Wearing a red poppy on Remembrance Day is a tradition that’s lasted for decades, one that’s served as a visual memorial to veterans who have sacrificed their lives in wartime.
But some Canadians have taken offence to “rainbow poppies,” which has been described as a multi-coloured version of the poppy that honours LGBTQ+ veterans. Reports circulated on right-wing outlets that two students from a high school in Manitoba were suspended for refusing to follow their choir teacher’s demand to wear rainbow poppies.
Cyara Bird, a Conservative MP hopeful who lost in her riding of Churchill-Keewatinook Aski, wrote on Twitter that her 17-year-old cousin Natalie and a classmate had been suspended from Stonewall Collegiate in Stonewall, Man. The pair allegedly refused a teachers “demand” to wear a rainbow poppy and were suspended for hate speech.
Stonewall Collegiate’s school board released a statement addressing the coverage about the high school. Interlake School Division made it clear that no student in their district has been ordered to wear a rainbow poppy.
At the time of publication, neither Cyara Bird or Interlake School Division’s superintendent Margaret Ward were available for comment.
The story has been shared by public figures like Canadian white nationalist Faith Goldy, Quillette editor Jon Kay, and Kay’s mother Barbara. However, there is no proof that rainbow poppies are being sold in Canada and the school’s board denies the suspensions have occurred.
A Facebook account that appears to belong to Natalie’s father has refuted the right-wing coverage too, alleging that she was suspended specifically for hate speech.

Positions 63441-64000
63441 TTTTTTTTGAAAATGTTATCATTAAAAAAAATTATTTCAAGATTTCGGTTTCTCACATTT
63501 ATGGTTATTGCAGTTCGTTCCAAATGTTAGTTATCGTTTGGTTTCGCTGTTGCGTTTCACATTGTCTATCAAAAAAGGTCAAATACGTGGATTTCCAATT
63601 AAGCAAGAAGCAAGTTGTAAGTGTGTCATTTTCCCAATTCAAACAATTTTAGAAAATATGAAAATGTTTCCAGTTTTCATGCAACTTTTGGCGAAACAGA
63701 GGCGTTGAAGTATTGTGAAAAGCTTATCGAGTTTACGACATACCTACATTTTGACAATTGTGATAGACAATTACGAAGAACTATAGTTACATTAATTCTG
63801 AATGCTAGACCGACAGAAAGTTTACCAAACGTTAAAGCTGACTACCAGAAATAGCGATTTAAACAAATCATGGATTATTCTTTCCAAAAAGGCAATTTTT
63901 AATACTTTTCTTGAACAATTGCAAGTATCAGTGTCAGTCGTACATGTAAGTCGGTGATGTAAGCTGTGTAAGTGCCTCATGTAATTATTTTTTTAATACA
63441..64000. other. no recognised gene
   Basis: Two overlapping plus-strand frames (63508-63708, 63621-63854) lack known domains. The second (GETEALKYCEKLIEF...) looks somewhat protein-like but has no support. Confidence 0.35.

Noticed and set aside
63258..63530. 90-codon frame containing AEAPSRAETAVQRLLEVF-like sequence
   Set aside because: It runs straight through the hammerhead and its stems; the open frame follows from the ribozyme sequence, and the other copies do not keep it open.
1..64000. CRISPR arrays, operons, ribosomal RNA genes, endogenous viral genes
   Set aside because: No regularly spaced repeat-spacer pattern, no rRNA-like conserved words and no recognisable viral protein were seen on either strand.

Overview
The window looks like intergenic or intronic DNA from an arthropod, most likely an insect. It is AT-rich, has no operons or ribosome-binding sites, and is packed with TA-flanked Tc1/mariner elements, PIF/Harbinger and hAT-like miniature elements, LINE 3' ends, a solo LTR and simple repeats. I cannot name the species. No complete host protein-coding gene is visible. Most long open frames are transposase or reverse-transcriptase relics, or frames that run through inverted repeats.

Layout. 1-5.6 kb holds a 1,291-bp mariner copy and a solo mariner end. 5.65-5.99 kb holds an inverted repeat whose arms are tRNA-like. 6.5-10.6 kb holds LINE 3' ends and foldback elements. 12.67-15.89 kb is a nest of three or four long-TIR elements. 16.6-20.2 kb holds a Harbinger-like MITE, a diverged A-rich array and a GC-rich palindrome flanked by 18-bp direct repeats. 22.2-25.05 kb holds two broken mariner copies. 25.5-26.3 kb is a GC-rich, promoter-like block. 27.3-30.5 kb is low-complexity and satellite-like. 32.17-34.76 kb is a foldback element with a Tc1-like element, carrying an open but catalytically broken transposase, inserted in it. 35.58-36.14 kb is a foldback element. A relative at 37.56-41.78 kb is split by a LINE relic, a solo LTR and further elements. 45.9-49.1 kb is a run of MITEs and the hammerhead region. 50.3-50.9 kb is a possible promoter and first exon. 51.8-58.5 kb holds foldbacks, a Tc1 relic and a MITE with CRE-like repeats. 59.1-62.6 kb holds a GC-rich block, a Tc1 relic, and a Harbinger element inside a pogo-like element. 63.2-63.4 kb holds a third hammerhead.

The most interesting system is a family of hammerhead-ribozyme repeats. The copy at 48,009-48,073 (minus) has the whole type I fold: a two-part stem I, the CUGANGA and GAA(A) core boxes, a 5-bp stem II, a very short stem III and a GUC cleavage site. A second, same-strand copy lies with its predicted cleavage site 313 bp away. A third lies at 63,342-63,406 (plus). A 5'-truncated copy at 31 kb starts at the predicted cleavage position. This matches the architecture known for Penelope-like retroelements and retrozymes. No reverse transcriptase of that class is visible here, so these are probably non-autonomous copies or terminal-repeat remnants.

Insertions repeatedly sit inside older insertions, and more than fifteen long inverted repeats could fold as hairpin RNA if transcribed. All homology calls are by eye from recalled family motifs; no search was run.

He shared a screenshot of a letter written by the 14-year-old teenager that may have partially motivated this alleged suspension.
“They say her letter was hate speech,” he says in the post’s comments. The post has since been taken down.
“Way to un-do centuries of blood sweat and tears all because you need to do the dishes,” the statement reads. “Keep it in your pants Nobody needs or wants to see it.”
He adds that his daughter was also approached several times by individuals, teachers, and her guidance councillor for the views she was sharing.
His daughter confirmed that she wrote the letter in an interview with right-wing outlet The Post Millennial, adding that she taped copies of the letter in her high school’s hallways.
In spite of online outrage — including a petition asking prime minister Justin Trudeau to “stop” rainbow poppies ― there have been no signs of rainbow poppies appearing in Canada. The Royal Canadian Legion, which gives out poppies freely every year, does not have a rainbow edition of the pin. At the time of publication, major Canadian online retailers like Etsy, Ebay, and Amazon do not sell rainbow poppies.
Watch: the history of the poppy. Story continues below.
The idea of a rainbow poppy has existed for years, with a design proposed by British poet, Trudy Howson, in 2016.
The pushback seems to follow the initial backlash from a single Ebay posting from a British seller of a hand-made rainbow poppy, with proceeds going to charity. The seller has ceased bidding, after receiving online harassment.
The detractors take issue with the poppy’s changed appearance. However, other variations of the poppy have already been created. In a guide to the colour variations, the BBC lists the black poppy as a symbol honouring Black veterans, the purple poppy for animals who served in war, and the white poppy for those who are anti-war.
Others have criticized the need for LGBTQ+ veterans to deserve an individualized poppy. In response, people online have highlighted the major contributions of queer and trans individuals in war time were often downplayed, as their identities made them vulnerable for stigma and violence. World War Two code-breaker Alan Turing has been used as a prime example.
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